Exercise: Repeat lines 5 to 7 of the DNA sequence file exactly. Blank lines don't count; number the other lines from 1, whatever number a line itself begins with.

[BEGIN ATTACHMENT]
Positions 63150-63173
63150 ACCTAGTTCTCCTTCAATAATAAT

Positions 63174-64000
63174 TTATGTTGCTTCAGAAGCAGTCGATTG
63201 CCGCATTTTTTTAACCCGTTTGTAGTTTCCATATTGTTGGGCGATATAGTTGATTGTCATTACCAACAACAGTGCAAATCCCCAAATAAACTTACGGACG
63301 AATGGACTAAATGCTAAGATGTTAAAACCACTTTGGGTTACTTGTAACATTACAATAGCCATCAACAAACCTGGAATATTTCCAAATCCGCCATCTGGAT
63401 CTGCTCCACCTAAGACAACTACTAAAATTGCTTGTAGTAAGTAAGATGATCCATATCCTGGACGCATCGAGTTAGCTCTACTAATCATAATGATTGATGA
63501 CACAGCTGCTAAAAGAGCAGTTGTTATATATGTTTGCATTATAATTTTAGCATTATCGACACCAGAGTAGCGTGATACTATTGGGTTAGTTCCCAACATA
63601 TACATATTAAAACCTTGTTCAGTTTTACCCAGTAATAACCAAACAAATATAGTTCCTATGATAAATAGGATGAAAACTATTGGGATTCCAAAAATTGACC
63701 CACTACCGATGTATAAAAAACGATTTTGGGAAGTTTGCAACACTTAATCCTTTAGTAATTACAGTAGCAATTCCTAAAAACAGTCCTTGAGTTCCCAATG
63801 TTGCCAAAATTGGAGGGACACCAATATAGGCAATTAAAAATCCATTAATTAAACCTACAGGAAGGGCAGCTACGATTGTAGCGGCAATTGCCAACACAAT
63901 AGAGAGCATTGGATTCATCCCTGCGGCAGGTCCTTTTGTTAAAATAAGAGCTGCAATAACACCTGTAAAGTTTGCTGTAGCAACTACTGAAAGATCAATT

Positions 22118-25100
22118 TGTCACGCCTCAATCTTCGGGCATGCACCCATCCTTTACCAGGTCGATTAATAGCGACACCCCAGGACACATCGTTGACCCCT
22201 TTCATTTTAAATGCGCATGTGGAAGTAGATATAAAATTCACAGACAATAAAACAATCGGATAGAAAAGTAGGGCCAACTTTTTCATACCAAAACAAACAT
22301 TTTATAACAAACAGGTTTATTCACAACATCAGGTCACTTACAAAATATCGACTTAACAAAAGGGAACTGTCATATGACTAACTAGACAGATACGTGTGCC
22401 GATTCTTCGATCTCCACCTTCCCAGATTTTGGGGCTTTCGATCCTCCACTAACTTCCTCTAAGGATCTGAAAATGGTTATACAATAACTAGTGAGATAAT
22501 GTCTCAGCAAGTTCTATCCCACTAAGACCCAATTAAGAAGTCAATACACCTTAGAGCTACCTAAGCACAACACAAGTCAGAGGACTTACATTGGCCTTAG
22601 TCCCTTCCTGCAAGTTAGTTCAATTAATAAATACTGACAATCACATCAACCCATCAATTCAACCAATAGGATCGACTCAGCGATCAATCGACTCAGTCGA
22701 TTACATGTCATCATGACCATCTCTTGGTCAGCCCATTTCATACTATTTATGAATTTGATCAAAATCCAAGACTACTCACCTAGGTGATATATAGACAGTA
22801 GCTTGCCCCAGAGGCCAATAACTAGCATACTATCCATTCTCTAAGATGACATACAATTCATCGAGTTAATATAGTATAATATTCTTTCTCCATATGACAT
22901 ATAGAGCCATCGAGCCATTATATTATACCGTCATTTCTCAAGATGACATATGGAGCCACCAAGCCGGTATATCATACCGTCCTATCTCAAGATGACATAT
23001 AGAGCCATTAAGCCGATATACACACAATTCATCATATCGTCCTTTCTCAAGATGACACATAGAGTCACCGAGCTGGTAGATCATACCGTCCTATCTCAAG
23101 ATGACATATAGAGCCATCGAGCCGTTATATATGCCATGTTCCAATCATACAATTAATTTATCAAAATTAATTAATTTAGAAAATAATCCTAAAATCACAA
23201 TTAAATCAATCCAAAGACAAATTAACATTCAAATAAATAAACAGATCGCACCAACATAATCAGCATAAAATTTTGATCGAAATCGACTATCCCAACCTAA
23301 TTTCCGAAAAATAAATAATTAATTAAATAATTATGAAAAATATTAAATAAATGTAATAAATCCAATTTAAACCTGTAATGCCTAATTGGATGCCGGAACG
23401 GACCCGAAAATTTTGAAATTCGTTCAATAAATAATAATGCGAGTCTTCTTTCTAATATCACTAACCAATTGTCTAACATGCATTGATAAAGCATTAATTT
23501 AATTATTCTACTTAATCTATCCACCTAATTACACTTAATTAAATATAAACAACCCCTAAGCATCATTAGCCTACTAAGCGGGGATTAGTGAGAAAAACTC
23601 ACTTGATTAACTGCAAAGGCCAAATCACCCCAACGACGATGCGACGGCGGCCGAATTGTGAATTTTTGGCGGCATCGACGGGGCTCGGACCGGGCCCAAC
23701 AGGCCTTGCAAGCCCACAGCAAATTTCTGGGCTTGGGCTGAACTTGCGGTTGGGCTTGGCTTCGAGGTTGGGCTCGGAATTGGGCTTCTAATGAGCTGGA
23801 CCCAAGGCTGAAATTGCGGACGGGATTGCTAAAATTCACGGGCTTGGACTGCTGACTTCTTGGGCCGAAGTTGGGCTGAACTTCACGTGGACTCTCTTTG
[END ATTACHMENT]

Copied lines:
63201 CCGCATTTTTTTAACCCGTTTGTAGTTTCCATATTGTTGGGCGATATAGTTGATTGTCATTACCAACAACAGTGCAAATCCCCAAATAAACTTACGGACG
63301 AATGGACTAAATGCTAAGATGTTAAAACCACTTTGGGTTACTTGTAACATTACAATAGCCATCAACAAACCTGGAATATTTCCAAATCCGCCATCTGGAT
63401 CTGCTCCACCTAAGACAACTACTAAAATTGCTTGTAGTAAGTAAGATGATCCATATCCTGGACGCATCGAGTTAGCTCTACTAATCATAATGATTGATGA